Beyond providing mobility, wireless devices can process transactions in just a few seconds, and they integrate well with enterprise systems. For example, transactions made on mobile terminals in the field can be imported into virtual terminals or enterprise-wide accounting software applications.

4. Integration

Many older stand-alone credit card machines have not kept up with the needs of merchants. Today's business owners need integrated solutions that incorporate payment processing into their accounting, inventory and customer relationship management systems.

Many acquirers and ISOs are marketing value-added POS management solutions that give business owners the ability to manage cash, credit cards and online payments from a central access point. Low-priced alternatives for merchants with smaller budgets include virtual terminal applications for desktop and laptop computers and payment modules that can be embedded into accounting systems.

5. Product lifecycle

When making the case to merchants to swap out an older credit card terminal, nothing says it better than an end-of-life letter from a manufacturer. Search for an older device on the manufacturer's Web site; you may find the product has been discontinued and that support and replacement parts are no longer available.

A public announcement, on company letterhead, of the last day of a credit card terminal's life has an indisputable air. Many end-of-life statements recommend migration paths to new generation hardware. These documents will help convince merchants to upgrade their systems. In depressed economic conditions, merchants may want to delay capital expenditures. Fortunately, prices have plummeted on payment processing solutions.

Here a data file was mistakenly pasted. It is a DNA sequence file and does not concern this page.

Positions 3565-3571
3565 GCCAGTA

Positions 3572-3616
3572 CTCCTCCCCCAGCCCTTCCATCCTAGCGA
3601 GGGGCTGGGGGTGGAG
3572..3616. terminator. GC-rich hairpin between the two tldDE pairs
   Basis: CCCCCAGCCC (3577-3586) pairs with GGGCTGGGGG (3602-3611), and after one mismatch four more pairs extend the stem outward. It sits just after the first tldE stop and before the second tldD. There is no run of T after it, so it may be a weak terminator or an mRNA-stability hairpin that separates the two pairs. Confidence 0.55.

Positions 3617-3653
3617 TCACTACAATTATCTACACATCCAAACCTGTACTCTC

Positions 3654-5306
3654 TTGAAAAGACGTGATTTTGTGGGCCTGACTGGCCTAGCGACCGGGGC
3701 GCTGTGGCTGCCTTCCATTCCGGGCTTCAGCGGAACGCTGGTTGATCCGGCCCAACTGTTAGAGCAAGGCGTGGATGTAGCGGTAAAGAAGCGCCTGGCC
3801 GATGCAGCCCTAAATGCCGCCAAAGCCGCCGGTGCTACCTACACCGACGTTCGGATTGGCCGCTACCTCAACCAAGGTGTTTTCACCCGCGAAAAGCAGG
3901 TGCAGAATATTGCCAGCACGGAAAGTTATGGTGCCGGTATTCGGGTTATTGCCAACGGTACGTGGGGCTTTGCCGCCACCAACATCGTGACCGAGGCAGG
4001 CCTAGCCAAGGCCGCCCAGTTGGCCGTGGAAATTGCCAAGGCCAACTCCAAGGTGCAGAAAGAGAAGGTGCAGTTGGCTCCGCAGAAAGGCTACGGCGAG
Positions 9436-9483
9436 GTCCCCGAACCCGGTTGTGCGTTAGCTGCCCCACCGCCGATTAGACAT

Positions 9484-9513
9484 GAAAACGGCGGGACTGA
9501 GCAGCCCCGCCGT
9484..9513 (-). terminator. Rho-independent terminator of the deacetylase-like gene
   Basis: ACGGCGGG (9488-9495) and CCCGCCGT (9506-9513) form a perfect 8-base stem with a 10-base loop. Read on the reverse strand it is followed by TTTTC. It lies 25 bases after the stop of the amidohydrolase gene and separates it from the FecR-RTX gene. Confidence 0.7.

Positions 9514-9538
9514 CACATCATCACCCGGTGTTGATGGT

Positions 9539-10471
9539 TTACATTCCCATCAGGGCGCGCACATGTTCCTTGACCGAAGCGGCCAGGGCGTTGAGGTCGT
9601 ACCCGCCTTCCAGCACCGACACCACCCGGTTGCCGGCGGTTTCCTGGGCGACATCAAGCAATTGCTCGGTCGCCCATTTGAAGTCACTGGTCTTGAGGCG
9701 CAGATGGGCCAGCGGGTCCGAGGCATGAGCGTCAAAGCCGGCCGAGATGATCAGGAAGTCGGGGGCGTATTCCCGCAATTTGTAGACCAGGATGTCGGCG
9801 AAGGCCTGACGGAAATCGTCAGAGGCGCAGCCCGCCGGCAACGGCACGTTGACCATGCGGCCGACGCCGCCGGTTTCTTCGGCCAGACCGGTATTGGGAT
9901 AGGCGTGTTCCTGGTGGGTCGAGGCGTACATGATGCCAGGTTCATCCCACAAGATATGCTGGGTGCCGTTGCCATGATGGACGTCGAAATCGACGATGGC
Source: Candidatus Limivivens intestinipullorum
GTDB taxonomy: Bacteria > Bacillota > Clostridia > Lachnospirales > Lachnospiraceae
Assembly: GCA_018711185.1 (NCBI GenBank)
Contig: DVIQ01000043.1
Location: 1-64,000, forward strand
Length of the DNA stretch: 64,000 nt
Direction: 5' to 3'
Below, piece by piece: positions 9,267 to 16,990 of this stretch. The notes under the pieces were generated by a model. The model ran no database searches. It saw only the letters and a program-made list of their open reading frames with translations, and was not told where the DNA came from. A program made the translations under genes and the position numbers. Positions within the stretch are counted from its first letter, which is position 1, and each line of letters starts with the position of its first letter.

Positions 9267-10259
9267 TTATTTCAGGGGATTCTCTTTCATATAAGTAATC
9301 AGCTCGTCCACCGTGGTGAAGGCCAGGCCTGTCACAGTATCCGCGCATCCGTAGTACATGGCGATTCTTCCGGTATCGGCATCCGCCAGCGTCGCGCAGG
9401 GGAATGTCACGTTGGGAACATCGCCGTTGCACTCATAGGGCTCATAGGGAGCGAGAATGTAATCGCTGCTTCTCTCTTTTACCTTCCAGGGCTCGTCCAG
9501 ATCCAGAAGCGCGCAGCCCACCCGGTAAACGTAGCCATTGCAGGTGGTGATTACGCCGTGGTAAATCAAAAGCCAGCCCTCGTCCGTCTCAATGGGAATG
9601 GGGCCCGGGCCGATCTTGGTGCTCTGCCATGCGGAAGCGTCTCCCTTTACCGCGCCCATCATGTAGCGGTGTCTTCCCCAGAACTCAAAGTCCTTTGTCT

Most side-by-side comparisons of repairs and replacement systems demonstrate that new, improved solutions are equal in price, or only slightly higher in price, than hardware or software patches for older payment terminals. Better yet, these newer systems are safer, industry compliant and easier to use than older, outdated models that have outlived their usefulness.

When new systems are installed, there will be little remorse. The most frequent comment you will hear from merchants who have replaced older terminals with new, value-added technology is simply, "Why did I wait so long?" end of article

Dale S. Laszig is a writer and payments industry executive with a diversified background in sales and marketing. Her company, DSL Direct LLC, helps industry professionals and business owners leverage electronic transaction technology. She can be reached at 973-930-0331 or dale@dsldirectllc.com.

Notice to readers: These are archived articles. Contact names or information may be out of date. We regret any inconvenience.